If Christmas is the time to be merry and binge, then New Years’ is the time to focus and fast. January sees the highly lucrative weight loss industry ramp up its’ seductive promise that if we commit ourselves to grueling exercise regimes, detoxing, and to counting calories with religious zeal, we can begin a new life. The weight will be over.
For ‘thinspiration’ we need look no further than reality television’s The Biggest Loser, and its new counterpart Excess Baggage, which profiles celebrity weight loss.
But how helpful are these programs? And how honest is it to perpetuate the myth that a new body will equal a new life?
According to Michelle Bridges, personal trainer from The Biggest Loser, “eighty per cent of people who go on a diet will lose less than 10 per cent of their body weight, and be back where they started or heavier in five years… So don’t put yourself on a diet; instead, try implementing small, achievable, healthy changes to your lifestyle”.
Ignoring the fact that the 80 per cent failure rate figure is wrong (the figure is even higher at 95 per cent*), if the majority of people who go on a diet end up heavier in five years, then it seems unethical for the trainers to be putting already obese people on diets which- by their own admission- are highly likely to fail long-term. It is also unclear how an extreme boot-camp experience fits with the prescription of “small, achievable” change.
AJay Rochester was chosen as The Biggest Loser’s original host as she had lost a large amount of weight after years of dieting. Tellingly she has now joined Excess Baggage as a contestant after piling her own weight back on.
The results depicted in these programs are almost impossible to replicate at home where one does not have the luxury of a full-time trainer, a personal chef, and a home gym (not to mention months off work, away from the family and its demands).
But it seems that the results we see on screen may be misleading anyway.
In 2010, Kai Hibbard, a contestant from season 3 of the American Biggest Loser, breeched her strict confidentiality contract, speaking out against the show. Hibbard, who lost 54 kilograms in 12 weeks, claimed that the producers often gave the contestants more than a week to achieve their losses prior to the weigh ins, and that she learned some alarming weight loss tactics including “how to dehydrate to manipulate a scale” and that a cup of coffee counts as an entire meal. When she left the show, she stated that she loathed herself, was suffering hair loss and suffered from a “very poor mental body image”. Nor was the weight loss maintainable. At the time of speaking out, Hibbard had re-gained 32 kilograms.
Australian Biggest Loser contestants have echoed Hibbard’s accusations claiming that they too were weighed every 12-14 days (not weekly) and also used dehydration tactics.
It’s little wonder the Loser franchise has come under fire by experts who question the validity of the advice dispensed.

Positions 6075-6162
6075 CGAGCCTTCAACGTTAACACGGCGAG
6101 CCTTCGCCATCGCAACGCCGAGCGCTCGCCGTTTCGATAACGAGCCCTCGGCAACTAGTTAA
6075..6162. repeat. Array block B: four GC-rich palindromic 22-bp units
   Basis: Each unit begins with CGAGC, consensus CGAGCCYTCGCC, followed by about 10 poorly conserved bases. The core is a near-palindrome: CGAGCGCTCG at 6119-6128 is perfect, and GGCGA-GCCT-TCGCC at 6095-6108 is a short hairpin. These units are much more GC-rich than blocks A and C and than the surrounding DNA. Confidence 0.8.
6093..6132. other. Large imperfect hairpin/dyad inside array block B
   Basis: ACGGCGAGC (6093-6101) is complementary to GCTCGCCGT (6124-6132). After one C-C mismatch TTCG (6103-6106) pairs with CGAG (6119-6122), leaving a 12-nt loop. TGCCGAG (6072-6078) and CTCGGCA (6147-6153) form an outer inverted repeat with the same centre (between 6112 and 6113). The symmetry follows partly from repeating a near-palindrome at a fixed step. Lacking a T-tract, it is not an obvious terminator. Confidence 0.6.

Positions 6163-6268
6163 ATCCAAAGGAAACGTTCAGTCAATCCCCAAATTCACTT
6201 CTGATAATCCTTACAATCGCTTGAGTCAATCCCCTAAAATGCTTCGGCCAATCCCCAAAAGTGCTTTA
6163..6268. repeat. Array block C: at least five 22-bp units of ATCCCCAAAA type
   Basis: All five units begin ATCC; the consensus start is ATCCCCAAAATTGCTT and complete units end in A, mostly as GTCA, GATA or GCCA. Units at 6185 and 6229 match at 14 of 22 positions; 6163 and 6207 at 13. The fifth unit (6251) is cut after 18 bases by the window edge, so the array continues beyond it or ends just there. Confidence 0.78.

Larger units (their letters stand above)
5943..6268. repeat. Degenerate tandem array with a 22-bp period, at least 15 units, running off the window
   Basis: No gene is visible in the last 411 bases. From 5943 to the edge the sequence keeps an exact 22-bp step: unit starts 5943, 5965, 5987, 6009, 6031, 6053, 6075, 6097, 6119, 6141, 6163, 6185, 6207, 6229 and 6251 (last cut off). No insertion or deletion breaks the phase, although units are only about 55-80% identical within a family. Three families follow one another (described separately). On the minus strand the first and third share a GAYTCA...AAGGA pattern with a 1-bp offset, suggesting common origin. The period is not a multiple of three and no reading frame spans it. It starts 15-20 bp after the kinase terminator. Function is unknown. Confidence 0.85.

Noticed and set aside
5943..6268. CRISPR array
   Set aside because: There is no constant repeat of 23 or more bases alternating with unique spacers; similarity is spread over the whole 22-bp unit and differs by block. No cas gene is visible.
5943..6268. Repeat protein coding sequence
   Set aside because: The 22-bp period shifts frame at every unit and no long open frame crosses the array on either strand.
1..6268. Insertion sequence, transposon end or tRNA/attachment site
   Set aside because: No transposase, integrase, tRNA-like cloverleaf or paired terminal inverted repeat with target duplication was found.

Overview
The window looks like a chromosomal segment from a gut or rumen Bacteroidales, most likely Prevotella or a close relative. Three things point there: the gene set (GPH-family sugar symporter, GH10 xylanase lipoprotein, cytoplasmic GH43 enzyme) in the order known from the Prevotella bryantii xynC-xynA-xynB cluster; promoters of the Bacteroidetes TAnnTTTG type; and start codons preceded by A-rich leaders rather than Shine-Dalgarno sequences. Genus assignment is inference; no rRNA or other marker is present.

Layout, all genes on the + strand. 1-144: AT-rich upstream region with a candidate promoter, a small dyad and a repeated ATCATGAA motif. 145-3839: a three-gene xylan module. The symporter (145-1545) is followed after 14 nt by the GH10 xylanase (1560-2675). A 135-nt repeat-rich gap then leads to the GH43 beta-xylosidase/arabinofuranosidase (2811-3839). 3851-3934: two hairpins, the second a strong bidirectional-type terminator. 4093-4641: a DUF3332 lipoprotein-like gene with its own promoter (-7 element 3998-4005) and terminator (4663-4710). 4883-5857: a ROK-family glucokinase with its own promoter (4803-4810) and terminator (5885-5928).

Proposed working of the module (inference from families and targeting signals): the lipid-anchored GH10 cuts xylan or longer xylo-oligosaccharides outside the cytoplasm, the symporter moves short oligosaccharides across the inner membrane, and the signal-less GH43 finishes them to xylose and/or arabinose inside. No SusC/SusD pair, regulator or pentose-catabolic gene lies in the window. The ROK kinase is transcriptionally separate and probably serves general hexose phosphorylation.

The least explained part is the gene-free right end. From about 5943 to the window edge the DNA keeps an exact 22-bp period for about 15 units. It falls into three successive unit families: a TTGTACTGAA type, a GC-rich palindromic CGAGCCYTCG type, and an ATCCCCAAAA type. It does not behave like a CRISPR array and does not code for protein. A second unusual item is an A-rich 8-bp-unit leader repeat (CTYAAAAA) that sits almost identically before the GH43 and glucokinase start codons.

Psychologist and Managing Director of BodyMatters Australasia, Lydia Jade Turner says that “we need to look beyond the show’s manipulative emotionalism [and look] at exactly what messages it promotes about health and dealing with weight-related issues…One contestant collapsed two days after filming ended, having lost 40 kilos in 12 weeks. His gallbladder was removed after being rushed to hospital. Another contestant was hospitalised for low pulse rate as a result of starvation. Yet another was treated for dehydration. And these are just the cases we’ve heard about.”
So why do audiences seek instruction from these dangerous weight loss shows? And why do we postpone everything from our weddings to buying swimwear, putting our lives on-hold in the belief that it will all begin once we hit a certain magic number on the scale?
Ironically, the slogan for The Biggest Loser this year is “Love Yourself.” An admirable sentiment yet self-acceptance should not be conditional on the fact that we must first take up less and less space. The excess baggage we are all carrying around is not our weight. It is our preoccupation with size – at any cost.
Good health is an important goal, but let’s remind ourselves that this may take on a variety of sizes and shapes.
The only thing being boosted by the current culture of fat -phobia and body shaming is the profit margins of the weight loss industry.
* This figure was recognised at the Australian New Zealand Obesity Society 2009, and again at the International Obesity Summit 2010.
This post was co-written with Nina Funnell. Nina is a social commentator and freelance opinion writer. She works as an anti–sexual assault and domestic violence campaigner and is also currently completing her first book on “sexting”, teen girls and moral panics. The post was first published by the Sydney Morning Herald 9/1/12.